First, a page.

Websites can easily become stale and dated. I know. I just updated our agency’s site to better reflect current trends. (When you’re busy working on client projects, it’s challenging to look after your own.)
According to a recruitment website design company, for small and mid-sized organizations that don’t always have the budget for fancy and customized bells and whistles, my motto is KISS (Keep it simple, stupid.)
The marketing objective is to attract and engage visitors and guide them to calls to action. No design awards required.
Read more on top web design companies
Before I tackled the project, I laid out my goals:
- Make it cleaner and less cluttered with lots of white space.
- Make the menu navigation simpler with fewer drop-downs.
- Ensure there’s a good mix of copy, images, videos, and embedded Slide Shares.
- Revise the lead call to action to make it more relevant.
- Simplify the footer.
- Ensure the user experience is easy and smooth.
I also researched award-winning websites and read what some designers say are the current trends. Naturally, it’s a subjective matter, but some commonalities do exist. Here’s what I discovered:
1. Vector Illustrations
According to the Next Web, “While illustrations have been prevalent on websites for many years, there’s a growing trend of having custom, detailed, and well-executed illustrations grace websites recently, and I’m sure this is a trend that is just getting started.”
Eshley Jackson, in a DesignHill article adds:
“Use of illustration and graphics is another web design trend that the website designers are preferring for its use as an effective visual tool to communicate a brand message. Unlike stock photography, illustrations can be tailored to suit to the tone of a company. This helps a brand stand out in a marketplace. If you imagine how future website designs will look like, include custom illustration as a trend.”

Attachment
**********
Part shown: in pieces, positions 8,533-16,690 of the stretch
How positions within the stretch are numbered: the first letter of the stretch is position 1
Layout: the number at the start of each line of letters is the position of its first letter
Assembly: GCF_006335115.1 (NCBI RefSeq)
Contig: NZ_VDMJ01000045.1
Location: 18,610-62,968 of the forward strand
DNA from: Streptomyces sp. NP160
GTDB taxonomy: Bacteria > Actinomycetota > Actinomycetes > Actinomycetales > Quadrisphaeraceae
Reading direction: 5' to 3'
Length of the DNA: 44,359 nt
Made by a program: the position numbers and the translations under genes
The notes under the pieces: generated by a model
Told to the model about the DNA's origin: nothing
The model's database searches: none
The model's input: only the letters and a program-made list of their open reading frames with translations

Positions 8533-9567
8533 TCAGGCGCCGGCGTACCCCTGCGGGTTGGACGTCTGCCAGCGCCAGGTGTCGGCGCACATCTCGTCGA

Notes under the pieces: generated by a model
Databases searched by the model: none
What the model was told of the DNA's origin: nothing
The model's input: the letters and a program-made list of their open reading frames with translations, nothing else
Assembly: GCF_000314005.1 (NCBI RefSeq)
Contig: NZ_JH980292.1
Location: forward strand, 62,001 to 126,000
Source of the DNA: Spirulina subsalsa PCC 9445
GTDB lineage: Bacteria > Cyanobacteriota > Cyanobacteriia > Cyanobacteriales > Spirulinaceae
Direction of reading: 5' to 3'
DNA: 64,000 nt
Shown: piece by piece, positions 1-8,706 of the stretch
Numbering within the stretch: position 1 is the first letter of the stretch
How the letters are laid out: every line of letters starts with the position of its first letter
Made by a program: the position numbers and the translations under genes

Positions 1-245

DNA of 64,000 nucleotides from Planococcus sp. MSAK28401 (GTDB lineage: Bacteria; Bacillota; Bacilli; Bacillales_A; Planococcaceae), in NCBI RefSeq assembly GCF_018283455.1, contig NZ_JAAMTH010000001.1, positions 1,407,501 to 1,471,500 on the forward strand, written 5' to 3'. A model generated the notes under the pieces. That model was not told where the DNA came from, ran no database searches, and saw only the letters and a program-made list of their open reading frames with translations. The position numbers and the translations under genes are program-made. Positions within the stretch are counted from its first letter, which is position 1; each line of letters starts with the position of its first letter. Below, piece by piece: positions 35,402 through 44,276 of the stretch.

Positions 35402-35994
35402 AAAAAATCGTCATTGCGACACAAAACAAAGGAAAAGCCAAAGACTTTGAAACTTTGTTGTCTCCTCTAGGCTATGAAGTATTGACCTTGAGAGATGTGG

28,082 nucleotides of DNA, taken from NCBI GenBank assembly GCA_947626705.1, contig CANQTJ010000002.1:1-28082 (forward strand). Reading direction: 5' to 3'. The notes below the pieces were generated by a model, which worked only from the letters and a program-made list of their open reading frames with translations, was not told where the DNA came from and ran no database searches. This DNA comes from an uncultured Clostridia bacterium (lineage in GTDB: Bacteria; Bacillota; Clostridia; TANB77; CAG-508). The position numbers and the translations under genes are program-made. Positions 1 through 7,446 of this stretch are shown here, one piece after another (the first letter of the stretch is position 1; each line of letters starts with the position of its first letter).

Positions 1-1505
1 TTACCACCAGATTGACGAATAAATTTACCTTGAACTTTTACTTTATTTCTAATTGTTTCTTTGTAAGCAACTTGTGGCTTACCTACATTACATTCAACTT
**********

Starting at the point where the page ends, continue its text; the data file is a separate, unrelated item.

Here’s an example of a vector illustration I customized and converted to an image file:
According to Sylvia Foerster in a recent Business2Community article,
“Having a lot of whitespace throughout your site is not necessarily a new trend, but it will be used more and more, especially in tandem with minimalistic designs. Whitespace or negative space refers to the empty areas around design elements like text or images. Just because it’s called ‘whitespace’ doesn’t mean it’s only white—it can be made up of any background color. The empty space between columns, margins, and lines of text is also considered whitespace.”
Moses Kim at UX Planet agrees.
“When elements fight for attention, none of them is getting enough. When there is a spotlight on one element, it gets all the attention. Depending on the message the UI is delivering, it’s important to give it some space, to let that message sink.”
Here’s a good example from Apester:
3. Bold Typography
When you want your headlines and calls to action to stand out, use bold typography. The trend to use heavy, large typography is certainly catching on.
Elementor, one of the top WordPress page builders, suggests that heavy fonts put more visual weight to the message and direct the reader to where they should look first. From an aesthetic point of view, bold fonts also give designs a modern and contemporary feel.